That I’ve been in the box of daughter—
I’ve worked a lot on the box,
Making holes to see out,
And so that more light and life can come in,
I’ve pushed and pushed at the walls for years and years,
Trying to make the box fit me better,
But it’s a very strong box.

I’ve tried just stepping out of the box sometimes,
And sometimes it works;
But I’m afraid it will cause my parents pain
And they already seem to have
Too much to cope with.
How can I hurt people who
Are already hurting too much?
That would make me feel cruel.
And so I live on in the small, dark box of daughter.

I hope one day long before the end of my life
I’ll be set free from the box—
I’m so excited to find out one day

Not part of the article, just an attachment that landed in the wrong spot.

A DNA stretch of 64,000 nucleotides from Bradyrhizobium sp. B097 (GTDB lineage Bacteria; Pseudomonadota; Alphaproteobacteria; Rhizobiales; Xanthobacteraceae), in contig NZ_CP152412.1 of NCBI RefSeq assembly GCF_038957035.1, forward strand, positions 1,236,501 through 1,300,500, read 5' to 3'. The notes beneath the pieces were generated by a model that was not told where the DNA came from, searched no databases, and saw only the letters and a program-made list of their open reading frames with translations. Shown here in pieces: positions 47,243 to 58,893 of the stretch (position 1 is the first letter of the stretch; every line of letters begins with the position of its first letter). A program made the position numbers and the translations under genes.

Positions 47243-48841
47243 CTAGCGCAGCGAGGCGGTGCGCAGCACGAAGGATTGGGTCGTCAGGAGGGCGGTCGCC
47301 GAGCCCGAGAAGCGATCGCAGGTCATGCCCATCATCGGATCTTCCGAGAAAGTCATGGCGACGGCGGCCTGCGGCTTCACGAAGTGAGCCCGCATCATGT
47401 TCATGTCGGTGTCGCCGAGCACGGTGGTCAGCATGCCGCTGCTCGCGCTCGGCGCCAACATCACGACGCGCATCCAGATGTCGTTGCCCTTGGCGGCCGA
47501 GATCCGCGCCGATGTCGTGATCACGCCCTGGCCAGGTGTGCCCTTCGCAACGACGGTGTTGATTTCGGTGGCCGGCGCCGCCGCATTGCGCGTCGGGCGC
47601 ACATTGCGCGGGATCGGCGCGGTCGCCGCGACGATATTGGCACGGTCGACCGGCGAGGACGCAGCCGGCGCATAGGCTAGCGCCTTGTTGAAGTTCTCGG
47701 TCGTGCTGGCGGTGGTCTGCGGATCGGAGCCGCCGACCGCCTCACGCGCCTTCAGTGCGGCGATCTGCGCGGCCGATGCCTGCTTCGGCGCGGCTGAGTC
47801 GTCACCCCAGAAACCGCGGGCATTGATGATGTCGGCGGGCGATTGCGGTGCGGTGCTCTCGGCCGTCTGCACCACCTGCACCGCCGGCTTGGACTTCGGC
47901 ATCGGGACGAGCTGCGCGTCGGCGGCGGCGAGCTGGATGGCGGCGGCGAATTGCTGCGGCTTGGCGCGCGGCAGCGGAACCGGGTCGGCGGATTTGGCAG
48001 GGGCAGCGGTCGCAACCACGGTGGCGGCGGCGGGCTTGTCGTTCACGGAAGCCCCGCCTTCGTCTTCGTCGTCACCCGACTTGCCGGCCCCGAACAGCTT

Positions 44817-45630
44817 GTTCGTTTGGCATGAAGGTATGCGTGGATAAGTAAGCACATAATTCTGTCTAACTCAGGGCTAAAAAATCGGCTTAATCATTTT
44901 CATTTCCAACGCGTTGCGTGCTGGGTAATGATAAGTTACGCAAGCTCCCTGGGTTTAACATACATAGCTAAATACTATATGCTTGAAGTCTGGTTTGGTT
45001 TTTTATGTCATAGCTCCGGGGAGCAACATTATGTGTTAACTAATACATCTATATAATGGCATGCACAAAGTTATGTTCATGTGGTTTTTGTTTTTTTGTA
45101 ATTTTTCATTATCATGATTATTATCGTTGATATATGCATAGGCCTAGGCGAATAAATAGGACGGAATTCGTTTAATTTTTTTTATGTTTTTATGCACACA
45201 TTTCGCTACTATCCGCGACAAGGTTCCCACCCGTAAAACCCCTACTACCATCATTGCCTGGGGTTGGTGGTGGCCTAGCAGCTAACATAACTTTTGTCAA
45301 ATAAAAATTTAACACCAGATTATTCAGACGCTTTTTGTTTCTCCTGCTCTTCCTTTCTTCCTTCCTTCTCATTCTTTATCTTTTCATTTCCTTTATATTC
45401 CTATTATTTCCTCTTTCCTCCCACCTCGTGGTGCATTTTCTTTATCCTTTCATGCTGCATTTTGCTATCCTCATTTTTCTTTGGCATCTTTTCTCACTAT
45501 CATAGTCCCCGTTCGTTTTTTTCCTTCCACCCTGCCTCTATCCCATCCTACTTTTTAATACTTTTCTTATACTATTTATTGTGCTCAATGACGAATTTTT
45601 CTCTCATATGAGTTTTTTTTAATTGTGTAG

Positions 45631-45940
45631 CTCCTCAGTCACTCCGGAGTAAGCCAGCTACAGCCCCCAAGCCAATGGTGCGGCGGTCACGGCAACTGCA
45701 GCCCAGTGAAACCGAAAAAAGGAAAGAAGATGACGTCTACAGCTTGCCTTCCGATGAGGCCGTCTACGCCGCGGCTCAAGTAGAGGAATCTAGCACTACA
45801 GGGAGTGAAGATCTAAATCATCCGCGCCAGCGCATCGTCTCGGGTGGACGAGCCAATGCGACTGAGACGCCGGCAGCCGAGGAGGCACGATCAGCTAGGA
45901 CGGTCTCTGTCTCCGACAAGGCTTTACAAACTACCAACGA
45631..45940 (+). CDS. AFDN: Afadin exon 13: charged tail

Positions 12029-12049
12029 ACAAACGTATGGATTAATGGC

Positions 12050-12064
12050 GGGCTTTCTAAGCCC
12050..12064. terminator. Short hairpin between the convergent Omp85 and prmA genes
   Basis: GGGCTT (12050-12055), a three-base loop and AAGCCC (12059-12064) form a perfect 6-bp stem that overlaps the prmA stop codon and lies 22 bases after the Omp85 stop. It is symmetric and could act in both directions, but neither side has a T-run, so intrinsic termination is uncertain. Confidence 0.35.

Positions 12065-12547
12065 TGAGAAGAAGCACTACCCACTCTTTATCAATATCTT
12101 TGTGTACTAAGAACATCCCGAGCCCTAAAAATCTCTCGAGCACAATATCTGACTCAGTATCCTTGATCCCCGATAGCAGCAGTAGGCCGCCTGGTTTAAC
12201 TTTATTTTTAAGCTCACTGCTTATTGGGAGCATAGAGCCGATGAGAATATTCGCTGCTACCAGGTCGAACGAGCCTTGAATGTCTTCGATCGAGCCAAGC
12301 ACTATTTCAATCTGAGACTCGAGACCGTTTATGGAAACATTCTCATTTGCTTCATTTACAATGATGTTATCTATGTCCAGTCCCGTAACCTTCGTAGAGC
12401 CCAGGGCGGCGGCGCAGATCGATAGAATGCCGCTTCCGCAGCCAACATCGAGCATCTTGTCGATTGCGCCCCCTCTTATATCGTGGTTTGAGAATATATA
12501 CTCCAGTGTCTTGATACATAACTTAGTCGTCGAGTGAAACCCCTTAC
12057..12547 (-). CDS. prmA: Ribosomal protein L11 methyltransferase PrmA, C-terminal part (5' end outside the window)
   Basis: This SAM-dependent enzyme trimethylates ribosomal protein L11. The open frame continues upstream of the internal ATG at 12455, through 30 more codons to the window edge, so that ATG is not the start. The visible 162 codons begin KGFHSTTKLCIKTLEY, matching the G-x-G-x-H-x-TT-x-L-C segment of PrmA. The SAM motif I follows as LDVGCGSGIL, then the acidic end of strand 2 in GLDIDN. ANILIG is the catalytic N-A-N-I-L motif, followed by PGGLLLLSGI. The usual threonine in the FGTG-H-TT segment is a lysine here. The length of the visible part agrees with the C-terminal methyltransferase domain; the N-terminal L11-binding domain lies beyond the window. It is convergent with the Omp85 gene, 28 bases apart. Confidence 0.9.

What life is like
Outside the box of daughter.
Copyright 1999-2012 Katherine Mayfield

Our Rating


  1. I wrote a post in the wrong box!! LOL.

    Anyways- this is what I said-

    I love the poem. It really hit hard as I have a daughter and son (3 and 1). I am also a daughter with a brother and can relate. I think I need to buy this book for a nice reminder.

  2. As a counselor, I love to read books like this so I can gain a greater understanding of not only how the victimized person feels, but what it took for them to no longer be a victim. Great review--I can't wait to get my hands on this one!

  3. wow so hard to put words to this review has taught me.

  4. You feel so sorry for that little girl, that the abuse continued into adulthood.

  5. I always feel it is ashame when people abuse children but I love reading how they overcome and become whole.


Always lovely to hear your comments xx